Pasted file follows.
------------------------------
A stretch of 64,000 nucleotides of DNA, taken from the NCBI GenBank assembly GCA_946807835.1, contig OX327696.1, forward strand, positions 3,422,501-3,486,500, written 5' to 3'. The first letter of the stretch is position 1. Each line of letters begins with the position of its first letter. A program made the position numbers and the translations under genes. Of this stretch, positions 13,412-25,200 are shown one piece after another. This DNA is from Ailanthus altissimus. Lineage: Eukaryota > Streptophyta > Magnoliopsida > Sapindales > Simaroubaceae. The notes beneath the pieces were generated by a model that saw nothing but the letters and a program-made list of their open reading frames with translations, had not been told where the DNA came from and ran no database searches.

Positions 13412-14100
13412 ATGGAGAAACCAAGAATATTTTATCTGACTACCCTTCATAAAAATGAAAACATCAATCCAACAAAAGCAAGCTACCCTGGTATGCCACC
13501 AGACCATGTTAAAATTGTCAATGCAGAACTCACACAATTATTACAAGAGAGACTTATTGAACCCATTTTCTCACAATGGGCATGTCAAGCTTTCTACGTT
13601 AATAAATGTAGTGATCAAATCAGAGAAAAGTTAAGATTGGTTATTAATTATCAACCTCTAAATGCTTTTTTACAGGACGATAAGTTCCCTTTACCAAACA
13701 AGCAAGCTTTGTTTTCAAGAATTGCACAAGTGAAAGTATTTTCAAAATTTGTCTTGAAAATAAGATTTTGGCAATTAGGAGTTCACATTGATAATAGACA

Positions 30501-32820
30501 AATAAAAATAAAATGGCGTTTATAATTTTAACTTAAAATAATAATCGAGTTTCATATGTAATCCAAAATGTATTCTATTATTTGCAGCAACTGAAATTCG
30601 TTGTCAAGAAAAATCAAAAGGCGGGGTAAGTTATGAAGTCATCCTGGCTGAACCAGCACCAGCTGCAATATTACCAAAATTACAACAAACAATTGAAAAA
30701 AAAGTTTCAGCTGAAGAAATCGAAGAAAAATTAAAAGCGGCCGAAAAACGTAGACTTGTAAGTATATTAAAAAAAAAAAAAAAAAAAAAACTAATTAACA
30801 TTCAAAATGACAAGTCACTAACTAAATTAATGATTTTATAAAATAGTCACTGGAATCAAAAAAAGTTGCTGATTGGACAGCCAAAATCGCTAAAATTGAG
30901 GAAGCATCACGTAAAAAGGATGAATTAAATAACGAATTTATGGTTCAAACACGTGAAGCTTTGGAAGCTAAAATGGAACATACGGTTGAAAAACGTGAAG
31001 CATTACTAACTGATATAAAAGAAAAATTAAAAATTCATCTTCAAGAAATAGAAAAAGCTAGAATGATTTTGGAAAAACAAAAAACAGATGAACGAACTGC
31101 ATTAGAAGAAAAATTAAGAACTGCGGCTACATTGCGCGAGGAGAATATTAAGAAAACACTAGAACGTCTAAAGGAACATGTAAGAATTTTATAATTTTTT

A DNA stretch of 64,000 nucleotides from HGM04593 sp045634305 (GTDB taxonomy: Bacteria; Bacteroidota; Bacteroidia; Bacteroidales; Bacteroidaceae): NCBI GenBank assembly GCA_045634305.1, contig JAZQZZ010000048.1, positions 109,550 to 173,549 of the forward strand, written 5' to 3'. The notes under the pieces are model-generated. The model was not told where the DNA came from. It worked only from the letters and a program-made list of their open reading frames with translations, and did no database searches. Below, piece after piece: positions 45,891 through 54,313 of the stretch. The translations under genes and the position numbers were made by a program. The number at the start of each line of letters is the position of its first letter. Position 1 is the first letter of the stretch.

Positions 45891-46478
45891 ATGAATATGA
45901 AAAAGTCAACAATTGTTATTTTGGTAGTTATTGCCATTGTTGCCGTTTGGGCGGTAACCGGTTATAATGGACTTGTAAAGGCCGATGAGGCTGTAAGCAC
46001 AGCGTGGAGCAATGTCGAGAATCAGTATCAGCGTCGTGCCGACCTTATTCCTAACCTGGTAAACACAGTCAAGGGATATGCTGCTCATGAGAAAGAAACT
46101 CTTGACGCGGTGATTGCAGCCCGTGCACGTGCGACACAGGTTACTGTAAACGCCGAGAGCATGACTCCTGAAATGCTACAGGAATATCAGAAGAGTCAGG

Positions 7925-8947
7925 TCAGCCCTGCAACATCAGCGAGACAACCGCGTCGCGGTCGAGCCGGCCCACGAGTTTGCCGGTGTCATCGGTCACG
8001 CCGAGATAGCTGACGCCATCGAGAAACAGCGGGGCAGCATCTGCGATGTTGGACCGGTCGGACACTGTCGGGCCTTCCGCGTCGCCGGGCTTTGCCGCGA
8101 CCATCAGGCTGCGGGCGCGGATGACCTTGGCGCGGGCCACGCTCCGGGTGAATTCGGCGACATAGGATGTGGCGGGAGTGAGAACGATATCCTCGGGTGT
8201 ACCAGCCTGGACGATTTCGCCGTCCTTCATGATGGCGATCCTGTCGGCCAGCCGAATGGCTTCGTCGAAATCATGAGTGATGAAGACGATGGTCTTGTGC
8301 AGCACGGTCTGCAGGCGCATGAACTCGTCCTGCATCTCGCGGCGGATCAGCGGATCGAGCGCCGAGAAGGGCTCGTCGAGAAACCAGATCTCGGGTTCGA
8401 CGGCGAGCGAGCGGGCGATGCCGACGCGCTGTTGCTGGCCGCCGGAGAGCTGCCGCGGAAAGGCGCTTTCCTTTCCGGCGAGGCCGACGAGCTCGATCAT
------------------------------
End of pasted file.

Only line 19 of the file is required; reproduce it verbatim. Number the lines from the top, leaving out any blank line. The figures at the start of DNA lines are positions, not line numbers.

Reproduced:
46001 AGCGTGGAGCAATGTCGAGAATCAGTATCAGCGTCGTGCCGACCTTATTCCTAACCTGGTAAACACAGTCAAGGGATATGCTGCTCATGAGAAAGAAACT